Latest trip to MamaBaby Haiti
by Chantelle Bruyn
Climbing out of the plane in the Haitian sun, my team and I squinted against its brilliance. Though I had never stepped foot on this part of Haitian soil, I strangely felt a sense of home sweep over me. Lord, how can we best serve these people during our short time here? What word do you have for our team on this trip? Anything specifically for me? Ive yearned to return to Haiti for years and that time is finally here. Now what?
We made out way to the birthing clinic in Cap Haitian, MamaBaby and lyrics were running through my mind. They resonated of trusting in Him, with the little and the big. To trust even when I ask Him to move mountains, to part waters and do the “impossible”, and to make His presence known and strong and tangible. And even when His plans don’t look how I expected them to, or when the mountains are not being moved how I thought they would, to trust Him ever more even then.
I could tell countless stories of how we had such major flooding that one afternoon when we were trying to make our way back to the clinic the water reached the door handles of the Land Rover. I could write about Gods revelation of his beautiful creation in a country that at times feels so desolate and depleted. His boundless provision and protection during our time here. How each laboring mother and baby born were healthy because of the efforts of the midwives and staff. And how we helped deliver somewhere around 20 little souls during our time at MamaBaby. But the story that shook me the hardest was about an 8 day old little boy.
Our last Friday at the clinic I was called away from a laboring mama who about to birth her newborn. I was hastily passed a tiny sleeping infant. Seconds later I was told his 16 year-old mother passed away only hours prior and there is no father. My heart was broken. Tears streamed down my face at the bleak-looking future of this baby and I struggled with understanding Gods plan in this situation. Within moments my team and I were able to find him formula and a bottle, and pray over him while Jennifer taught his distant relatives how to care for and nourish him. They were given strict instructions to bring him back in two weeks for more formula and a check-up. Still blinded by tears I returned to the delivery room to help catch the baby girl who was about to crown. The baby boy was gone by the time I was finished helping the new mama and baby girl get cleaned up and settled into the recovery room. I felt joyous at the new life I just witnessed, but at the same time I was numb with grief over the baby boys loss.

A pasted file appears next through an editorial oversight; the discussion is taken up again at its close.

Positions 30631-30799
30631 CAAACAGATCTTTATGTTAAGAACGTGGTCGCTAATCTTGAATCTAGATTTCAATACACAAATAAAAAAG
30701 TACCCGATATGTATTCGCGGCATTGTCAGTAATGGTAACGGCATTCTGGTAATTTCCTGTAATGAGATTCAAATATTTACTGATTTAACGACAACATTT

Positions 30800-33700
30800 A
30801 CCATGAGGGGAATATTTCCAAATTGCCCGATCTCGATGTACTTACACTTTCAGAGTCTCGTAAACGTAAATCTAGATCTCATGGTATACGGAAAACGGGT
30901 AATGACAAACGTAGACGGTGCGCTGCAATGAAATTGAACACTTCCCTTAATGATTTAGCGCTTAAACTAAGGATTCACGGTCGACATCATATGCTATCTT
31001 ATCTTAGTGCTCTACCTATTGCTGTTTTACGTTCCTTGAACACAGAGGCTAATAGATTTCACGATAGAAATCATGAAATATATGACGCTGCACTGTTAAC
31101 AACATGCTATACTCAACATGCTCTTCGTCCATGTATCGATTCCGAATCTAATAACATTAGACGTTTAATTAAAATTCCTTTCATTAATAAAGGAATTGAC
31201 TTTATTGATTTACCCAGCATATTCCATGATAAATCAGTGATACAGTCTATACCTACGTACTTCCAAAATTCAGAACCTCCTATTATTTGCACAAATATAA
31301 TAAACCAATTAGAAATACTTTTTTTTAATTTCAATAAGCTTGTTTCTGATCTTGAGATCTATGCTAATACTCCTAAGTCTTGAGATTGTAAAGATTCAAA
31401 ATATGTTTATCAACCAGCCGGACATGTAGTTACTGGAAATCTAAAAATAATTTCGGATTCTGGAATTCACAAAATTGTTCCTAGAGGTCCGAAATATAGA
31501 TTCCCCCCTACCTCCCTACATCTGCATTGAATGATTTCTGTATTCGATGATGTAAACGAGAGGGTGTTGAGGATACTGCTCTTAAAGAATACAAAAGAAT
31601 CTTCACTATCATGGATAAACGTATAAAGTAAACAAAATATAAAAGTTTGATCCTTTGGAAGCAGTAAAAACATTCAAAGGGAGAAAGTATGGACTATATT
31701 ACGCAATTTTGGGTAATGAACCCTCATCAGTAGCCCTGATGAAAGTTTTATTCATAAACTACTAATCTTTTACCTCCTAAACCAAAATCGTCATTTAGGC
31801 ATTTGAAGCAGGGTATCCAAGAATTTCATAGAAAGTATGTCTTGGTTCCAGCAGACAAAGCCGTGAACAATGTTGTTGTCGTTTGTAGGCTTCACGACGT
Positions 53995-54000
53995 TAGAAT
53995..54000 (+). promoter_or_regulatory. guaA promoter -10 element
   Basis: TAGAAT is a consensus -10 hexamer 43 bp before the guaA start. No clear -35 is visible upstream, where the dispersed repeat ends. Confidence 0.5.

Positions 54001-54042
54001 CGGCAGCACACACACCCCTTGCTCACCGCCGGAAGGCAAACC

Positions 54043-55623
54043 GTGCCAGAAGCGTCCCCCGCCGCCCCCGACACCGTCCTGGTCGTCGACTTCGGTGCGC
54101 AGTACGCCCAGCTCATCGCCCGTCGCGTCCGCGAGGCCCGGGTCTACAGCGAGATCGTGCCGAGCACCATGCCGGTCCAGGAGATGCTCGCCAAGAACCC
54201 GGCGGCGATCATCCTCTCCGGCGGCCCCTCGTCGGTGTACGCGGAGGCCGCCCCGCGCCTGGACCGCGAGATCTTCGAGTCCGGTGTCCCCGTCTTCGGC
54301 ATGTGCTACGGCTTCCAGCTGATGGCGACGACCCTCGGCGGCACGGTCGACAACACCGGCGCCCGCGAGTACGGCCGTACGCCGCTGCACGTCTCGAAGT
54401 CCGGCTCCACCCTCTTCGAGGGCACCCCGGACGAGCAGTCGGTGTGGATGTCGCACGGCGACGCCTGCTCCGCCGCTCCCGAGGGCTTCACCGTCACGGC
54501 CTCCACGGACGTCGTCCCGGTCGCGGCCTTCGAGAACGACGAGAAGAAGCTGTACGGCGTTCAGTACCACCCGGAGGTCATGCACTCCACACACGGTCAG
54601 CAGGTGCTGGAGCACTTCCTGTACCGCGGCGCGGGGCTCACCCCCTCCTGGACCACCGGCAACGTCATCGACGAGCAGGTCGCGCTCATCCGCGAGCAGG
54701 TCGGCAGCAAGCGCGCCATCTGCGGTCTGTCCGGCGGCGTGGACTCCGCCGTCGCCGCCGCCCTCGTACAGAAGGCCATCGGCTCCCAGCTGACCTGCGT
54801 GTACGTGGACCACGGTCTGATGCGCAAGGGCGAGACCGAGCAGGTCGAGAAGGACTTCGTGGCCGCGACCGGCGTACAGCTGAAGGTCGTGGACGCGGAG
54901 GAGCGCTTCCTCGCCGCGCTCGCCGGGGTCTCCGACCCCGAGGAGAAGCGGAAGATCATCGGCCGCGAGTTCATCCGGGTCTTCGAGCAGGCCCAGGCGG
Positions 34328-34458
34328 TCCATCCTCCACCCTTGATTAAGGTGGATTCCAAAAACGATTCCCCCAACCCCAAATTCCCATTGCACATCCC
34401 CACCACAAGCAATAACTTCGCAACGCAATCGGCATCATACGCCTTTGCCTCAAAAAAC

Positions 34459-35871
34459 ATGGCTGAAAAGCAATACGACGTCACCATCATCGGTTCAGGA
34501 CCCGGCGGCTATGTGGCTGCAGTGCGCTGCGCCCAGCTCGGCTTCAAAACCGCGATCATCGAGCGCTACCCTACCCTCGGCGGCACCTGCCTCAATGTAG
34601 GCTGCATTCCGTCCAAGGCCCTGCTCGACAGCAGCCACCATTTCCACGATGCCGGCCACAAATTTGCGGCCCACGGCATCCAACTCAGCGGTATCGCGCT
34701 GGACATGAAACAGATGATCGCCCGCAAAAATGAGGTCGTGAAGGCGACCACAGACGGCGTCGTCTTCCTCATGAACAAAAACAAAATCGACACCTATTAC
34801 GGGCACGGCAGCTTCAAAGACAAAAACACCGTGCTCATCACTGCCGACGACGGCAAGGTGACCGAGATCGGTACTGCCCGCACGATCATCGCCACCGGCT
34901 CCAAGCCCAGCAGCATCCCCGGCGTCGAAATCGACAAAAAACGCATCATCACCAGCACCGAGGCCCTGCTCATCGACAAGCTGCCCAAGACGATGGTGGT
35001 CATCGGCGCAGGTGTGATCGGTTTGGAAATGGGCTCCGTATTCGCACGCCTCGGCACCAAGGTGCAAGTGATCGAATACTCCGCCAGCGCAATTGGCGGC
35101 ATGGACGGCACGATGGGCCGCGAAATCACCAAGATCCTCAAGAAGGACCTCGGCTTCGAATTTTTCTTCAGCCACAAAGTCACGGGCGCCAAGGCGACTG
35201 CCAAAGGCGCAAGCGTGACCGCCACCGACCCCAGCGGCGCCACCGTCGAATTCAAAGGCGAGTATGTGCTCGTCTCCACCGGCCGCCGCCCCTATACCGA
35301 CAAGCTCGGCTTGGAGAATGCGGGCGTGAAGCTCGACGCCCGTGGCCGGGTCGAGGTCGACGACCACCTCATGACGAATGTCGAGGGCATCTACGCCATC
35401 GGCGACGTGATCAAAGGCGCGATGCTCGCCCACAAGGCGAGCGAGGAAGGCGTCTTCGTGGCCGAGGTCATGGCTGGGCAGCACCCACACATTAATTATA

Towards the tail end of our trip I reflect on all the hours, blood, sweat and tears spilled over the women and babies of Cap Haitian. Were we used to our fullest potential here? Did we actually make a difference? We saw so many wonderful starts of life but we dont get to see the final pictures. If I were being honest with myself in the depths of my soul, there are times where “not knowing” eats away at me. What’s in store for that baby boy that I immediately loved and whose loss I so intensely mourned?
My answer came several days after returning to my own young son in Hawaii. I received an email from a Haitian friend I had been working with at the clinic. She told me his name is Frantzly. He is well and thriving and being cared for by his relatives. Looking at how Jesus interacts with children, He knows the most intimate details of each of their lives and cares deeply for them. Sometimes we dont see the end of the panoramic picture, and that can be alright. We just need to trust.